People were outraged, perhaps in part because they’d also heard news of the awful treatment of Uyghurs over the years – news that the Chinese government has tried hard to crush or manage – and they felt the sense of injustice.

A more likely reason for the rage is that many who have been locked down have had their own fire escapes blocked. The Urumqi deaths spoke to their greatest fears. And they spoke to these fears at the very time people were most angered – when lots of the country was locking down, again, against a backdrop of smiling, mask-less crowds at the World Cup.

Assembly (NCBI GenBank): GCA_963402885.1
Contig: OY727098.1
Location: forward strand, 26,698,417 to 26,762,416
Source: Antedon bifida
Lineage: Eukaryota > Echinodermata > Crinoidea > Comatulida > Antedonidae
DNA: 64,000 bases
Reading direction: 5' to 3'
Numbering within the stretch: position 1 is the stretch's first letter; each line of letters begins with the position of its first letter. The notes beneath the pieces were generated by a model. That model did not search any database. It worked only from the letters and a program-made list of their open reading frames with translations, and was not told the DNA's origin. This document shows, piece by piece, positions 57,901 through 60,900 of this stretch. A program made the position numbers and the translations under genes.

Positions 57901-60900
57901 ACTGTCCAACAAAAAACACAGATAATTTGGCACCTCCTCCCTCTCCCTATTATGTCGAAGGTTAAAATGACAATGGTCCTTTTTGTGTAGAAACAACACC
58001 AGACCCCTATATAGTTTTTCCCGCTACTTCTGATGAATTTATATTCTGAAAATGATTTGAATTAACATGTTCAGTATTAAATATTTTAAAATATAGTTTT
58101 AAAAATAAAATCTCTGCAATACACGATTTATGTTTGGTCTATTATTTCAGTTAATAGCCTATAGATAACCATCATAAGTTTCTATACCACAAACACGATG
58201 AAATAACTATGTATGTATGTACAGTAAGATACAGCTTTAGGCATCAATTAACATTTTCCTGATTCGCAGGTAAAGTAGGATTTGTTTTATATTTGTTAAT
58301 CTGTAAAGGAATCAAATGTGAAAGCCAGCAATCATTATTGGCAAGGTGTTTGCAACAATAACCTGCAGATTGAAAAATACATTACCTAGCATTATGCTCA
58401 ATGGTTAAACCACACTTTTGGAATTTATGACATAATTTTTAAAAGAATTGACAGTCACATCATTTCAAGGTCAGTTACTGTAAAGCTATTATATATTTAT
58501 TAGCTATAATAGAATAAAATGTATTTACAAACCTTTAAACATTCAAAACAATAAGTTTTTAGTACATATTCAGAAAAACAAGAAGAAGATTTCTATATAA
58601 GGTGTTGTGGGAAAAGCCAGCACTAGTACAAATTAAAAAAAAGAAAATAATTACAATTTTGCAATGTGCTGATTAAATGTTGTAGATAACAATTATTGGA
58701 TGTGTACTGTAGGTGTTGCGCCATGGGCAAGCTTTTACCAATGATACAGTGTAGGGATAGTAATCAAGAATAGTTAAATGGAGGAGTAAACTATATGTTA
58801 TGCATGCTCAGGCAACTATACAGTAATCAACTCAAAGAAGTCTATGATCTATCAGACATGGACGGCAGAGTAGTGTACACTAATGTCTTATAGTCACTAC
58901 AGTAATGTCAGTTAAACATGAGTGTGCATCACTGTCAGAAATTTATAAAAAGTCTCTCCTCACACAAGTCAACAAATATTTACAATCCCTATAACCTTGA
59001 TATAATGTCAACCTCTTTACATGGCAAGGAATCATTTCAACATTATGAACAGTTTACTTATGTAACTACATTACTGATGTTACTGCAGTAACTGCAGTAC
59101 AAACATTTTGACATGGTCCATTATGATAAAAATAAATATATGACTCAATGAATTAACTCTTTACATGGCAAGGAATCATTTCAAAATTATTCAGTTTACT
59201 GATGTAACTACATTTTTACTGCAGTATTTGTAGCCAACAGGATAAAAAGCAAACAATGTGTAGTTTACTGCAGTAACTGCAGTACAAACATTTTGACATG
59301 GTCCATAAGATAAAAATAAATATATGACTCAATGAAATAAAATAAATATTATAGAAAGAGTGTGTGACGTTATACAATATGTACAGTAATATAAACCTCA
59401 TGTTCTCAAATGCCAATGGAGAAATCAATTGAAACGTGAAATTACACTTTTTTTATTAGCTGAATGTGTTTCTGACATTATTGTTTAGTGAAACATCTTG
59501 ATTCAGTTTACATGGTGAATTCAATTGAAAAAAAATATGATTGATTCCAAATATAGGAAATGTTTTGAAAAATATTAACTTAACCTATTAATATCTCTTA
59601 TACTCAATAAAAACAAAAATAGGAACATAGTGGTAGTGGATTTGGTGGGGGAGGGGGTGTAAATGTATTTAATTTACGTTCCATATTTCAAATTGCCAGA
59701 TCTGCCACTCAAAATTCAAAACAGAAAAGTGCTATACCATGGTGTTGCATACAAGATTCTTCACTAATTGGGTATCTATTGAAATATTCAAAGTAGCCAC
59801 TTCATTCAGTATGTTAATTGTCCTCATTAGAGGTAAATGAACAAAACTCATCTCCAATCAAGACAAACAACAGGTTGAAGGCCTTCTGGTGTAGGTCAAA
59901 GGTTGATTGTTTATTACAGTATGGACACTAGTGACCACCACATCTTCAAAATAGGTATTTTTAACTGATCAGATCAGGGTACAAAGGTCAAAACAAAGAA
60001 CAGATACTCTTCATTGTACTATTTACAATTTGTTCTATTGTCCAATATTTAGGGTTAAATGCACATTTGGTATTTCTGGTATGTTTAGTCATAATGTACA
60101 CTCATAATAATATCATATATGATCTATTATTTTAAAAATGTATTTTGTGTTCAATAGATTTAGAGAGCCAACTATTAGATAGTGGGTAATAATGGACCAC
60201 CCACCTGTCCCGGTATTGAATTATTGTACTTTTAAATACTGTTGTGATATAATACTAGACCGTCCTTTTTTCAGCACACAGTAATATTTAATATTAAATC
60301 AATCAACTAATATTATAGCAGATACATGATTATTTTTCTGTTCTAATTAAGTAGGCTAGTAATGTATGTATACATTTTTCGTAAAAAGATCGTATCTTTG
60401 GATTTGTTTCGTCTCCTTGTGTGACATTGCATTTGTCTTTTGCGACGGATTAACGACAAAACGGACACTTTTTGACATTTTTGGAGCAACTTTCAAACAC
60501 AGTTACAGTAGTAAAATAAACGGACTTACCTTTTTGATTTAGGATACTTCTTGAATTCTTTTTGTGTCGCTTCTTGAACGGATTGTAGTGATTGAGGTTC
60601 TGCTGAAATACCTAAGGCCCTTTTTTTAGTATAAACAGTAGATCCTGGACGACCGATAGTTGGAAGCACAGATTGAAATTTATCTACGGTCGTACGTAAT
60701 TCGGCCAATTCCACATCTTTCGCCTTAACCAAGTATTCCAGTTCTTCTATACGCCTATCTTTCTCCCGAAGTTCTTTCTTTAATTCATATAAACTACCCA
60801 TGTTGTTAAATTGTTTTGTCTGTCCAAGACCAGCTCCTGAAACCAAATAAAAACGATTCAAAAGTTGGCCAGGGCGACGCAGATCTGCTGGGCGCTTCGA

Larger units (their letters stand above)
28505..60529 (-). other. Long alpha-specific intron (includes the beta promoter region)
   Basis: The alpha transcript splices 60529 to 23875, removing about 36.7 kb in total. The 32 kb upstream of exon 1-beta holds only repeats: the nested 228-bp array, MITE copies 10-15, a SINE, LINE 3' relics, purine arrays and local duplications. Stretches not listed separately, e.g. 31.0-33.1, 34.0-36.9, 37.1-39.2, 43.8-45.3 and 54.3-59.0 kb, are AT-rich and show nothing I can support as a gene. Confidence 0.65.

The protests are also remarkable because of how widespread they are. Most protest movements in China are in one geographic area or on one issue. Workers strike about poor factory conditions; young parents about tainted milk. Here people across the country and in Hong Kong are all uniting. Their irks might sometimes differ – some want Xi Jinping to resign, while others just want to be able to leave their house and watch a movie. But there is a common thread – a desire for more freedom and free expression. You can see this in the photos of people holding up blank sheets of paper (a form of protest that incidentally first happened in Hong Kong) to protest censorship – saying nothing at all is the only safe thing to say. You can see it online. “When can we have freedom of speech? Maybe it can start at Beijing’s Liangmahe [an area of the city],” one person wrote on Weibo. Another said: “Before going to sleep I saw what was happening in Liangmahe on my WeChat Moments and then I looked at Weibo and saw that the Xicheng area had added 279 new Covid cases. I started thinking about my own everyday life and the things I am doing. I can’t help but feel a sense of isolation, because I can’t fight and do not dare to raise my voice.” The examples could go on and on.